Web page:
Objective: The purpose of this study is to report a case of acquired angioedema and Factor V Leiden mutation in a woman who had started taking an oral contraceptive (OC), and to review the literature.
Results: A 44-year-old nonobese and nonsmoking woman was admitted to our hospital because of pain and progressive erythematous lesion on her left groin. The patient had had a 6-week history of combined OC use. There was no family history of angioedema. With a diagnosis of necrotizing fasciitis, surgical debridement of all necrotic tissue was considered with fasciocutaneous flap. Histopathological analysis showed diffusely fresh bleeding areas with diffused subcutaneous necrosis. The culture of the necrotic tissue was negative. Postoperatively, she restarted combined OC, and then the painful petechial and rapidly disseminated ecchymotic lesions were seen. Oral contraceptive was stopped immediately. A venous Doppler ultrasonography of the lower extremities showed subacute thrombosis in the left popliteal vein. Complement C3 level was normal, but amounts of C4, C1 esterase inhibitor level and activity were low. Factor V Leiden was positive for the heterozygous presence of Factor V gene.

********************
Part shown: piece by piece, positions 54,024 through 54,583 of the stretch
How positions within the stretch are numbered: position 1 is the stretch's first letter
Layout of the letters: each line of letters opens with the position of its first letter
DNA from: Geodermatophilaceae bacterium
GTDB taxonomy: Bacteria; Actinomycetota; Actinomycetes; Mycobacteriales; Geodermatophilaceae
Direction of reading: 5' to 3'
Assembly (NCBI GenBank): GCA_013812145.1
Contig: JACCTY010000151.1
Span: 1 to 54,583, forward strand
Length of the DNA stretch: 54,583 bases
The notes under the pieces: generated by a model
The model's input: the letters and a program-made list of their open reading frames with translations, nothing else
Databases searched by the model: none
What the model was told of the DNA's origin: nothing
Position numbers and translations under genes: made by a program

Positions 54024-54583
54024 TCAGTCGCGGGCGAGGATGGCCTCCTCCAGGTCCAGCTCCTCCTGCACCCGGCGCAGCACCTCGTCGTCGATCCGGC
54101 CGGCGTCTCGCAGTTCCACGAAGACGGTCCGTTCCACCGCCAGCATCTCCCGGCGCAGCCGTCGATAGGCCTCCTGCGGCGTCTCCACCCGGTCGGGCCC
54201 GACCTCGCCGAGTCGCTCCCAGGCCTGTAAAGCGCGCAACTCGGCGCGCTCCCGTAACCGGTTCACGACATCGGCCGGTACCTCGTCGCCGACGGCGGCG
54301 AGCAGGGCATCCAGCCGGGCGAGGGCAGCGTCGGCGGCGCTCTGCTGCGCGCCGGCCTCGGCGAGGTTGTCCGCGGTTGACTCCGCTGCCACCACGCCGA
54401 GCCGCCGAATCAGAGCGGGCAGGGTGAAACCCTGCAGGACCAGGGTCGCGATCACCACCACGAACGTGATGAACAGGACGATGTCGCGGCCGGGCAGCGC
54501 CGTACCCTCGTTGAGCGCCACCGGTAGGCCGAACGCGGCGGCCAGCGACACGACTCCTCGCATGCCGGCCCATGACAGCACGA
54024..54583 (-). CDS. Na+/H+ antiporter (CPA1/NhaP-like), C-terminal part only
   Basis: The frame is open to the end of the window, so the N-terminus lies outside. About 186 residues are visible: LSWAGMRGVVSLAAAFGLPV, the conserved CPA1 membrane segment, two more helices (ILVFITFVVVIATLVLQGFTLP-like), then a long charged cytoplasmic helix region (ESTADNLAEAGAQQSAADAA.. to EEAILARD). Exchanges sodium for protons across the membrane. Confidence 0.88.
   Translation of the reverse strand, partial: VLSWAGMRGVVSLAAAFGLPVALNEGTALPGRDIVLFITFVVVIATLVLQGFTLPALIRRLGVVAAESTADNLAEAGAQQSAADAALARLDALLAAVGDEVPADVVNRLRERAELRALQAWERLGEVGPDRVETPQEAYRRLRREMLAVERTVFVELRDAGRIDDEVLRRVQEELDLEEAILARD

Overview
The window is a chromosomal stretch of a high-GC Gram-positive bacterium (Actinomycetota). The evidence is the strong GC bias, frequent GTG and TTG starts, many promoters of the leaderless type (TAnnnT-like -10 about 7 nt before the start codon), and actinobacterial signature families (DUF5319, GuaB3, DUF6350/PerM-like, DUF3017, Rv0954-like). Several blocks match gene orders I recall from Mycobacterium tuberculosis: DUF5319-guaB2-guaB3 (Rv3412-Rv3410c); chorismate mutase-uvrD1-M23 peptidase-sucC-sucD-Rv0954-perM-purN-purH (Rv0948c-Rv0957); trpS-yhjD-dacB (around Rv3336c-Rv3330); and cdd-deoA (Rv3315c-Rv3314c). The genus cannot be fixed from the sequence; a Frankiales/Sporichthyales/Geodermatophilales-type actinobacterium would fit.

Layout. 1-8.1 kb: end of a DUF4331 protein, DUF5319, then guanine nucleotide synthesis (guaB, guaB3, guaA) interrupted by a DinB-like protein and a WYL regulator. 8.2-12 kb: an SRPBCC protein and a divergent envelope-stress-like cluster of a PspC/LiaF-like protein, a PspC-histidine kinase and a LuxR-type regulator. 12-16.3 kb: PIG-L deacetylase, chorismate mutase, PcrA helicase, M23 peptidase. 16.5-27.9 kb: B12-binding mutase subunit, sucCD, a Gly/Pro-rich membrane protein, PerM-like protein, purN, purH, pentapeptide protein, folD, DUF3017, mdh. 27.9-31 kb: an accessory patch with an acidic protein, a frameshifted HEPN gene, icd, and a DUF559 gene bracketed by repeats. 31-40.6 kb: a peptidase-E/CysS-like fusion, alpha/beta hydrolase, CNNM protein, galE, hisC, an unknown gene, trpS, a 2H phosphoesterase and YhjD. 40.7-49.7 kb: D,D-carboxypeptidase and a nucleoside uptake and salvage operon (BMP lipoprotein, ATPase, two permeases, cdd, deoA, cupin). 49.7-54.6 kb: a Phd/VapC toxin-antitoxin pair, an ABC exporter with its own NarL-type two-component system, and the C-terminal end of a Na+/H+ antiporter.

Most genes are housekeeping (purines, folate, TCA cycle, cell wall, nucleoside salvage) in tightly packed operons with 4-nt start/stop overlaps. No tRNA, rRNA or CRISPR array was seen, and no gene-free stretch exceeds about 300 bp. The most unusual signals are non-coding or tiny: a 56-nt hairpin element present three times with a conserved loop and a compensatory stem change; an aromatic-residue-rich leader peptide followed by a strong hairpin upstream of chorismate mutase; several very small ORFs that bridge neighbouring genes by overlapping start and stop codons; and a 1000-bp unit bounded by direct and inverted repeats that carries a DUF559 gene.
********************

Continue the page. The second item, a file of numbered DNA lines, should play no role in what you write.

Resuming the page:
Conclusions: Women with angioedema and Factor V Leiden should be counseled against using hormonal contraceptives containing estrogen, and because they may interact in a synergistic manner in the pathogenesis of cutaneous lesions and/or venous thrombosis, appropriate individualized therapy should be defined. Further studies are needed. (c) 2006 Elsevier Inc. All rights reserved.